ORC Seminar Series Presents:

ORC Seminar Series Presents:
“Fiber Lasers for Frequency Comb Spectroscopy:
Measuring Nature’s Fingerprints
from mid-IR to XUV ”
Dr Ingmar Hartl
DESY, Hamburg Germany
Wednesday, 19th March 2014
Building 46, Rm 2003 (Lecture Theatre B)
Optical frequency combs not only have revolutionized frequency metrology, they also enabled
novel spectroscopic techniques, which can beat traditional spectrometers in scan-speed,
resolution, sensitivity and compactness. This talk will review recent improvements to frequency
combs that were enabled by low-noise, high power femtosecond fiber-laser technology.
Wavelength conversion techniques enable spectroscopy far beyond the emission spectrum of the
laser gain medium. Mid-infrared frequency combs allow broad-band spectroscopy in the
molecular fingerprint region for applications such as breath analysis for cancer detection, the
monitoring of atmospheric trace gases or chemical reaction dynamics. XUV frequency combs
allow for the first time precision spectroscopy in a wavelength regime, where no narrowlinewidth cw-lasers exist.
Ingmar Hartl received his Ph.D. in physics from the University of Munich, Germany, in 1999. After
a postdoctoral fellowship at MIT in Cambridge, Mass., he joined 3D Systems, in Valencia, Calif., as
a Senior Research Scientist. During his tenure at IMRA America, Inc. in Ann Arbor, Mich., his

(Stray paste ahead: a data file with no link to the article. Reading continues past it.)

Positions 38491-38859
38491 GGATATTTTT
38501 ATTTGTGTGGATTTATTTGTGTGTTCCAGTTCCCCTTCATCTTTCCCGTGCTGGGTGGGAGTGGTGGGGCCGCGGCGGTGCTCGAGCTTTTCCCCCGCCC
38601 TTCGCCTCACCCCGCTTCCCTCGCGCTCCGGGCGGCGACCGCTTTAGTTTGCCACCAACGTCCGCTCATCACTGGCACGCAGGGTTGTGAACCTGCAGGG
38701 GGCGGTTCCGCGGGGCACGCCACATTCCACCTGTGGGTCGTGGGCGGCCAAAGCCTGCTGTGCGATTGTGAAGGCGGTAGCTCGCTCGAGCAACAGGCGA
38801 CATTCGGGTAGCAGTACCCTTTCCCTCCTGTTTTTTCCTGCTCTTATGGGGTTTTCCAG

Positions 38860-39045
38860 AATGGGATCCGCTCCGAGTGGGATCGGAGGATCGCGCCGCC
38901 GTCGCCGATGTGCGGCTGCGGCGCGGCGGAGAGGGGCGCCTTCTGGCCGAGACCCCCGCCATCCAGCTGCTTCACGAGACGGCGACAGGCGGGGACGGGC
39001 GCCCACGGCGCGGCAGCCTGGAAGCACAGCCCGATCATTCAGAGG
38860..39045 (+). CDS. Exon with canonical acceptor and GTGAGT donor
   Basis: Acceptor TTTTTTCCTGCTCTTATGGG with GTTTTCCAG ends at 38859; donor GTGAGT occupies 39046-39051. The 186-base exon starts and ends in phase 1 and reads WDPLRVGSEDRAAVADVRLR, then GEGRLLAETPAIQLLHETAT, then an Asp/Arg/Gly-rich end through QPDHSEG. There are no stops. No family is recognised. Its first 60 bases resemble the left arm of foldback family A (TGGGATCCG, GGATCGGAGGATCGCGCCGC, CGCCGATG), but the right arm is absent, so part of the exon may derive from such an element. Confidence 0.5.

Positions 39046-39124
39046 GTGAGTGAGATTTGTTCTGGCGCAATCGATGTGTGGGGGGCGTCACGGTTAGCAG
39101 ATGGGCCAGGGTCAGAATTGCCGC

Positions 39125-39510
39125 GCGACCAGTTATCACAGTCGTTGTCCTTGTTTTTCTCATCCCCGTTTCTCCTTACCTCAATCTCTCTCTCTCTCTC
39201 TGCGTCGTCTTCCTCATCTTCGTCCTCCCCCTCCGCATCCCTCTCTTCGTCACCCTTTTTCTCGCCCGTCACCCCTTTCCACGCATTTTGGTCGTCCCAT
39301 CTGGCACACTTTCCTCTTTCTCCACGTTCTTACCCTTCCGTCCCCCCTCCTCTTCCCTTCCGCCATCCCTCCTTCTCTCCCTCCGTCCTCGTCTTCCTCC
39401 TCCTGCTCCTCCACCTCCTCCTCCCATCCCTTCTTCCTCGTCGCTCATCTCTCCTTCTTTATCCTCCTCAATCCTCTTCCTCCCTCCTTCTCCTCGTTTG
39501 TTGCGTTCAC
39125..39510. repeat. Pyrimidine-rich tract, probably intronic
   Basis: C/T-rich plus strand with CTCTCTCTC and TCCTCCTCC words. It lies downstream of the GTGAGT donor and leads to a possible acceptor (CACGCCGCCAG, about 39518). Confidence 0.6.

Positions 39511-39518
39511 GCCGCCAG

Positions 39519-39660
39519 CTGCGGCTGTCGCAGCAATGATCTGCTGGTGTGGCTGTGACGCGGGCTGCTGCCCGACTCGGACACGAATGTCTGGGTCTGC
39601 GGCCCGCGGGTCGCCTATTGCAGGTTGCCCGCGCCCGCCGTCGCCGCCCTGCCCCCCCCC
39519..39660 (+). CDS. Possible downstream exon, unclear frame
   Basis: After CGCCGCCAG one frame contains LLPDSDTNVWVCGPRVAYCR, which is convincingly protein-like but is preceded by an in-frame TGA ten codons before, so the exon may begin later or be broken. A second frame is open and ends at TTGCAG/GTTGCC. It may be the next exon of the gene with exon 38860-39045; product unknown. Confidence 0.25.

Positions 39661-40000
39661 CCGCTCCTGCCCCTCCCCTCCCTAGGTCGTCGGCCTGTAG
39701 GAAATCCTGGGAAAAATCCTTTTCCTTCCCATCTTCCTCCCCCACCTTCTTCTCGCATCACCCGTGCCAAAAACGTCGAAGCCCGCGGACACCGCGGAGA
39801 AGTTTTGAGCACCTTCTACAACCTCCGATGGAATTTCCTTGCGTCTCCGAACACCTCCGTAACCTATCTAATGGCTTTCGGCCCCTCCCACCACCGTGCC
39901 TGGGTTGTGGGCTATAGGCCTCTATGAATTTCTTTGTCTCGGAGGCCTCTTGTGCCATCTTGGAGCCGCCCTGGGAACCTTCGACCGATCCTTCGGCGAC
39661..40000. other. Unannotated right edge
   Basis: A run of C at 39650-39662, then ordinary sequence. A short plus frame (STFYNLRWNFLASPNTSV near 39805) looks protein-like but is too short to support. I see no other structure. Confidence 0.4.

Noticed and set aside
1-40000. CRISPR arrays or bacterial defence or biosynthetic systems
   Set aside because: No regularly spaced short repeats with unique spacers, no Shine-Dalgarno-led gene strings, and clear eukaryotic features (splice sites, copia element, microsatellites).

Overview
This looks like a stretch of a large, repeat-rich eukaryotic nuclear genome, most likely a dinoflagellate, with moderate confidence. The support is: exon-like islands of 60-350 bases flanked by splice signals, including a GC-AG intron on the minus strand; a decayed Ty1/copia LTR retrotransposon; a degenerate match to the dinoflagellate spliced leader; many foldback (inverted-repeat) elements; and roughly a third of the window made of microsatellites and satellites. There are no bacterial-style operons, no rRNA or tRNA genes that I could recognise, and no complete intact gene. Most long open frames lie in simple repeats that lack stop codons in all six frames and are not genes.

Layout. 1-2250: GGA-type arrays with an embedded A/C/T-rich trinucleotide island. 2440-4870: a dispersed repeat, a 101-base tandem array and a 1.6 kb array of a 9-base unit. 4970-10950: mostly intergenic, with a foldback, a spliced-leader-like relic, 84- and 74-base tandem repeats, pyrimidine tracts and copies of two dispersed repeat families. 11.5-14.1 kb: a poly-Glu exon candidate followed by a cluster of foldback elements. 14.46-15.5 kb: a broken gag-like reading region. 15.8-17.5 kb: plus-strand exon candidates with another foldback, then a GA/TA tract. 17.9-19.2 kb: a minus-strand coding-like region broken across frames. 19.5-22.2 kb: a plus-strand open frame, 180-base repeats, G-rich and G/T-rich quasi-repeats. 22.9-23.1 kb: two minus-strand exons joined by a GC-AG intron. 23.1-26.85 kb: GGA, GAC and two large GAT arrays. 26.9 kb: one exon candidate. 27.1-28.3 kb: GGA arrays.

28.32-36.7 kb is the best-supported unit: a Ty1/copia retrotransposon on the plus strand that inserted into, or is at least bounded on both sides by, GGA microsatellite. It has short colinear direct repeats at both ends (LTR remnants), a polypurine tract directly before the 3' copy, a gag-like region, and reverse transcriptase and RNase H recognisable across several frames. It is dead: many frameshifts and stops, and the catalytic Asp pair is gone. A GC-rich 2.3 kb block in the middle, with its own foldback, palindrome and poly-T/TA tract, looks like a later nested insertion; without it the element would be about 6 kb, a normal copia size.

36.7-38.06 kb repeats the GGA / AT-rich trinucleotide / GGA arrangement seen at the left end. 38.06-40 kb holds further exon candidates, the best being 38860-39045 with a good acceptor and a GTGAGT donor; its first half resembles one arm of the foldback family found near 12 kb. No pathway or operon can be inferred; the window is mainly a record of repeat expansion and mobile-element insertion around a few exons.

research interests included extending frequency comb spectroscopy to the mid-infrared and XUV
spectral regions; coherent combination of femtosecond amplifiers, high power and high
repetition rate frequency combs; coherent supercontinuum generation; low phase noise RF
generation; ultrafast fiber oscillators and high power fiber amplifiers; and parametric wavelength
conversion. Since Jan. 2013 Ingmar is head of DESY’s laser division, responsible for DESY’s laser
research, development and operations.
Ingmar has presented more than 30 invited or post-deadline talks at international conferences
and coauthored more than 45 peer-reviewed journal publications, over 100 peer-reviewed
conference contributions, and nine patents. He served as chair of Advanced Solid-State Photonics
(ASSP), Ultrafast Optics (UFO), Europhoton and CLEO and as associate editor of
Optics Express.